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If One Day in your Neighborhood

If one Day in your Neighborhood 

I can’t get over, I mean, can NOT get over, still, the straight-up, real straight-up, charm of photographic practice: the reading of the world through its lens (literal and metaphorical): the creation of a body of work that brings forh single images and groupings, that, through the unique possibilities and parameters of photographic practice, allow us to see the world in all its wonder and absurdity.  That’s where If One Day in Your Neighborhood I comes in. Still critical though. As theoretical as it can be, it is in constant mode of not just snapping the shot, but also rethinking the nature of the document, the nature of the relationship of the viewer to the subject etc…  Innovation here can be more stylistic (within the parameters of the scale and color schemes etc…) rather than formal, or discoursal, which, believe me, I’m into.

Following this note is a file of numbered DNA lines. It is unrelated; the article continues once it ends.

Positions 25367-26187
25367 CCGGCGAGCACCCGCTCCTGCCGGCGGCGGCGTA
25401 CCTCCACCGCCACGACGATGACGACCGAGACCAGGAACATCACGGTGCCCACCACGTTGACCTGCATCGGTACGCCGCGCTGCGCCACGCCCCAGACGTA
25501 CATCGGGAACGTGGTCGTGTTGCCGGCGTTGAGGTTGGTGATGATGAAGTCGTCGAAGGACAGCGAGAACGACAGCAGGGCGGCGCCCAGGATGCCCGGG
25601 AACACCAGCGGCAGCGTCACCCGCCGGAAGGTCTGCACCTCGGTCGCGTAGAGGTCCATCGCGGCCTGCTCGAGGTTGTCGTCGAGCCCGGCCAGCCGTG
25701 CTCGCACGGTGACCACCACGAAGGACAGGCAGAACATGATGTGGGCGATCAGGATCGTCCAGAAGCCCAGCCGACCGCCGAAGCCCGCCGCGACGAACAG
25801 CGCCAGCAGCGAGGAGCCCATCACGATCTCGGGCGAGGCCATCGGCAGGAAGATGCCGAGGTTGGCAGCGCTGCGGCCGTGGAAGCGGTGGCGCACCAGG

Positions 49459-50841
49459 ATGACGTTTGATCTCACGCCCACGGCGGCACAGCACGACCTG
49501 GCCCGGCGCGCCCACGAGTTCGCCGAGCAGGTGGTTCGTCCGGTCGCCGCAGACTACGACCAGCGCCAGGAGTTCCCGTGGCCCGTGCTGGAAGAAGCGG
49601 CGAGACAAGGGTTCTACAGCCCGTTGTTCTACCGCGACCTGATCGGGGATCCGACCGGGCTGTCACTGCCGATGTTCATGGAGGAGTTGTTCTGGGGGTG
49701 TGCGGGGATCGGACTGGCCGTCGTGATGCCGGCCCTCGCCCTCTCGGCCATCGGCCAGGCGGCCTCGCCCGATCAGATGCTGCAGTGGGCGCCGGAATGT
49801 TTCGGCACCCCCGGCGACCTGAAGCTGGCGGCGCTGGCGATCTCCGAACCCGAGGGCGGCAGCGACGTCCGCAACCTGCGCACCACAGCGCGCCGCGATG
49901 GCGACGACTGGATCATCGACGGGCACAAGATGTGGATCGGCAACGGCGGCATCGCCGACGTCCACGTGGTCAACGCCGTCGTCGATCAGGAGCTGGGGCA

I think of them all, in terms of the actual content of the image, the gathering, the putting together, as phroems: photoglyphs and phroems. With photography was to fashion veritable poetic works: whether through the bringing together of images, or through operations wrought upon one or multiple images… ‘Sonnets’, for example or ghazals…  The nature of the poetic totality though could not be a pure analogy with alphabetically-defined poetic genres. Even though I didn’t want to resort to a generic ‘poetic’ness of the photogphic image: there had to be more rigor, or more of an attempt, at capting what constitutes the poetic in photography, through its own language. Articulated through itself, and not thorugh a translation, or a critique. The temptation, at first, was to assemble series of images with similar content, and mysterious, enigmatic captings. To obvious, and it didn’t work… The way was to allow the full range of possiblities, from one image to multiples, and for the poeticness, to come through some overall series of operations: the hanging, the exhibition, the ensemble of the experience of the works… Hybrids, of poem, prose, and photorgraphy… with the ultimate point of creating a corpus, that then allows, much later, a potential study of the poetic in photography…